Fabulous 60's influenced summery pop on new album from Tampa Bay-based singer-so
At a perfect 34 minutes the latest from Wilcox and company, ‘Last Day On Planet Earth’, doesn’t disappoint for even one second. Clad in one of Sunshine Drenchy’s most impressive sleeves, which are becoming as interesting as the music they clothe, the very first few seconds of the opening song, ‘Spaceship Over Tulsa’ causes a massive grin to break out.
Mixing his power-pop sensibilities with touches of folk music Wilcox sets the level high by opening with this melodic slice of pop heaven that just can’t fail to make you feel good no matter what the day has already thrown at you. While appreciating that this is very much a Ricky Wilcox album, it has to be said that once again Steve Connelly, who co-produces all the songs with Wilcox, adds so much to these songs. Why is it that every time I hear a Connelly guitar solo it feels like the first time I’m hearing the man and I’m stopped in my tracks? That said, Wilcox is hardly a novice, handling all the drum parts plus contributing guitar, bass and keyboards expertly throughout the album, proving that here is another musician who deserves more attention that he is currently receiving.
Vocally something has changed too; there’s still that lightness to his vocals but there’s more feeling, more emotion, displayed throughout this latest collection. In fact, while Wilcox hasn’t got a particularly distinctive singing voice. it’s a warm, inviting sound on ‘Last Day On Planet Earth’ and the more you hear it the more appealing it becomes. The way he closes that opening song with the line, “ All I’m asking is do you love me/That’s all I really want to know” is particularly moving, the sentiment in his voice sounding totally honest. It’s a perfect opening four minutes that is going to soundtrack this summer for a good few people.
‘Picture’ is where Wilcox displays his Beatles/Byrds influences; it’s one of those songs that you know instantly, like you’ve lived with it all your life, while acknowledging that it is, in fact, fresh and new. It’s yet another perfect little pop song. What’s not to like? Harmonies, chiming guitars, vocals that you just can’t place but know you’ve heard many times before, and another charming Wilcox melody all contribute to make the song another dose of summer sunshine. The good-time feel that those opening two songs generate is going to make this one of the most played albums this summer.
Tim Bernard’s saxophone goes some way to taking ‘Jump Back’ into a completely different direction than the songs that precede it, adding a rock ‘n’ roll feel to the proceedings shows that Wilcox is no one trick pony and lines like “you’ve got cool hair like Keith Relf “ all add to the fun. it’s more than cool that Relf is still remembered for more than his vocals.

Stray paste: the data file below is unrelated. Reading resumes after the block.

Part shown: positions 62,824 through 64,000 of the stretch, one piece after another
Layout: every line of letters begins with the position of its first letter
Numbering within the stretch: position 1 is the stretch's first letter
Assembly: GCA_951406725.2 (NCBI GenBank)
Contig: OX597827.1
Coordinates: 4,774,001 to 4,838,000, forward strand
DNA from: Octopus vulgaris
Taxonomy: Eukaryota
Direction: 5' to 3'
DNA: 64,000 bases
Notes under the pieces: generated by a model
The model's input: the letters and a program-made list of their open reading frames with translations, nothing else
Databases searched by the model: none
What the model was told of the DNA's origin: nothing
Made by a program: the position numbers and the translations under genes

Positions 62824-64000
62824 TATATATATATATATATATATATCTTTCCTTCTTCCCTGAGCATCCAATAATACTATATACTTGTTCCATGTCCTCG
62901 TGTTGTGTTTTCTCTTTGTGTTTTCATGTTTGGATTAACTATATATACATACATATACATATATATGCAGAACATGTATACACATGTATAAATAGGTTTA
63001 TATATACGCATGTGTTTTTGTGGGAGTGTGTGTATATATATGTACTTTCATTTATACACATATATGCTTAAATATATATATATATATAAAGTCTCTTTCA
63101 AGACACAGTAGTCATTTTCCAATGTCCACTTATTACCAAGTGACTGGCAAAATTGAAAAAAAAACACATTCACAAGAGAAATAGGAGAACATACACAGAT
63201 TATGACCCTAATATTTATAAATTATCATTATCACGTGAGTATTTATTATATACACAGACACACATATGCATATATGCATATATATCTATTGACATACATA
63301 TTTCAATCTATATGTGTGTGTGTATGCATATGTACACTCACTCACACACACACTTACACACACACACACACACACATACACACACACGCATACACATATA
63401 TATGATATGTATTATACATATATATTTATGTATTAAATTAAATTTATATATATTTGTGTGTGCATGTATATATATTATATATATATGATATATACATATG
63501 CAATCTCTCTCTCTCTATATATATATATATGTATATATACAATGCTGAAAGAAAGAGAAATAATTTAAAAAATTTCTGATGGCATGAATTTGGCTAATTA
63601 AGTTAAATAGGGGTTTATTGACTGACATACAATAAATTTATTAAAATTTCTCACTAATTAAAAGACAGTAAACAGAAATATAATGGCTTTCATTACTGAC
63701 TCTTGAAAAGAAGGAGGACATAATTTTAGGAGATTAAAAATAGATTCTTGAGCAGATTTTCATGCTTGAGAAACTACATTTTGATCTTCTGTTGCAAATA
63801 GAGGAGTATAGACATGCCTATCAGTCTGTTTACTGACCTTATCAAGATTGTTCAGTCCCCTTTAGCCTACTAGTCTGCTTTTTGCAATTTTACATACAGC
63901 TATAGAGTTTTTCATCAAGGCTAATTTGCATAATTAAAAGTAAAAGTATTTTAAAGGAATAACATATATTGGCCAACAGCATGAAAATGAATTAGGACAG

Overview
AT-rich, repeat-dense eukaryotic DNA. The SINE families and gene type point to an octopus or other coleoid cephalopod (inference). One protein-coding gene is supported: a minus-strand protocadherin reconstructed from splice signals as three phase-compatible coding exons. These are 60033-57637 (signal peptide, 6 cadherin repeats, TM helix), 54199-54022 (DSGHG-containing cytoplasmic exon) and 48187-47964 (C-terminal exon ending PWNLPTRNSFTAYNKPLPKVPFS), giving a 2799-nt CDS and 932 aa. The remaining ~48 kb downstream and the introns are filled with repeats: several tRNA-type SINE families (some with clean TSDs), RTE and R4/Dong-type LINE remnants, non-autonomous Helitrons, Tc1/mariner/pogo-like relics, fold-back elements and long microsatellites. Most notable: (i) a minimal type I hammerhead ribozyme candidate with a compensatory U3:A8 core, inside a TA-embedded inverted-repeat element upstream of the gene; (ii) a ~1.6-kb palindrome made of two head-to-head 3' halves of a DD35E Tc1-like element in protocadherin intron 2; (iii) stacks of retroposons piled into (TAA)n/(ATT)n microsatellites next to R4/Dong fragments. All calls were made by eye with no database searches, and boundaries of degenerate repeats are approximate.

There are two short instrumental pieces on ‘Last Day On Planet Earth’. The first is the 50 second ‘Honda Prelude’ which is simply a beautiful piece of music, very atmospheric and which doesn’t, surprisingly, interrupt the flow of the album,. In fact it adds a ‘Pet Sounds’ like quality to the album which is no bad thing. The song that follows, ‘Guys Like You And Me’, is the centerpiece of ‘Last Day On Planet Earth’. The Opening lines of “ There’s a blue light hanging in the basement tonight/Colouring our rock and roll dreams/We thought they would last forever/But just a tick of the clock it seems” finds Wilcox in a reflective mood but one that many will recognize. Driven by piano and guitar, Wilcox almost mumbles the words which all adds to the melancholy feel of the song.
Apart from the two short instrumentals, which both go some way to setting the mood of the songs they precede, any of the remaining nine songs could be plucked off the album for radio play, ‘Light Up’ for example is another summery pop confection that will have you singing along within seconds. It has an almost jaunty, reggae feel to it that will brighten a few barbeques this summer for sure.
‘Last Day On Planet Earth’ has to be, despite his long career and seemingly being around music forever, the best album yet that Wilcox has been involved in,. It’s varied, beautifully played and produced, hangs together brilliantly and improves with every play even though that seems impossible from the very first time you hear it as it’s so perfect from the off.
But don’t just take my word for it, check out the Sunshine Drenchy site, there you can download, for free, the label’s 2012 sampler which includes those opening two songs from ‘Last Day On Planet Earth’, namely ‘Spaceship Over Tulsa’ and ‘Picture’, but be prepared to shell out for the album after hearing those songs; the rest of this latest offering from Wilcox is more of the same quality. ‘Last Day On Planet Earth’ is a remarkable set of songs and is highly recommended.